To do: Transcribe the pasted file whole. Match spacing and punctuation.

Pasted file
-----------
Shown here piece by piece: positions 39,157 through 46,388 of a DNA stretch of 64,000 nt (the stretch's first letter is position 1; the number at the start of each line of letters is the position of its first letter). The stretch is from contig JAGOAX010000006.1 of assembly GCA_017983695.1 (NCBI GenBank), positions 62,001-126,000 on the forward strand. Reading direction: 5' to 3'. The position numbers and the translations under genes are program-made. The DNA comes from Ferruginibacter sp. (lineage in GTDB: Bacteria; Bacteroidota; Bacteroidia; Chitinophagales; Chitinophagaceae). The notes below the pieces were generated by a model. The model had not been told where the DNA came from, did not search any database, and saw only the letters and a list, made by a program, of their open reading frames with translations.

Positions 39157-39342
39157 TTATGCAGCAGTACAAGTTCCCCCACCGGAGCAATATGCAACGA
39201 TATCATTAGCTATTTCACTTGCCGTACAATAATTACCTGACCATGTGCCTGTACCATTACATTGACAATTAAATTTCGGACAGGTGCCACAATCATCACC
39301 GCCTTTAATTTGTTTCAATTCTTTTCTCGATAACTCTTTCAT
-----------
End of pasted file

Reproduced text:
Shown here piece by piece: positions 39,157 through 46,388 of a DNA stretch of 64,000 nt (the stretch's first letter is position 1; the number at the start of each line of letters is the position of its first letter). The stretch is from contig JAGOAX010000006.1 of assembly GCA_017983695.1 (NCBI GenBank), positions 62,001-126,000 on the forward strand. Reading direction: 5' to 3'. The position numbers and the translations under genes are program-made. The DNA comes from Ferruginibacter sp. (lineage in GTDB: Bacteria; Bacteroidota; Bacteroidia; Chitinophagales; Chitinophagaceae). The notes below the pieces were generated by a model. The model had not been told where the DNA came from, did not search any database, and saw only the letters and a list, made by a program, of their open reading frames with translations.

Positions 39157-39342
39157 TTATGCAGCAGTACAAGTTCCCCCACCGGAGCAATATGCAACGA
39201 TATCATTAGCTATTTCACTTGCCGTACAATAATTACCTGACCATGTGCCTGTACCATTACATTGACAATTAAATTTCGGACAGGTGCCACAATCATCACC
39301 GCCTTTAATTTGTTTCAATTCTTTTCTCGATAACTCTTTCAT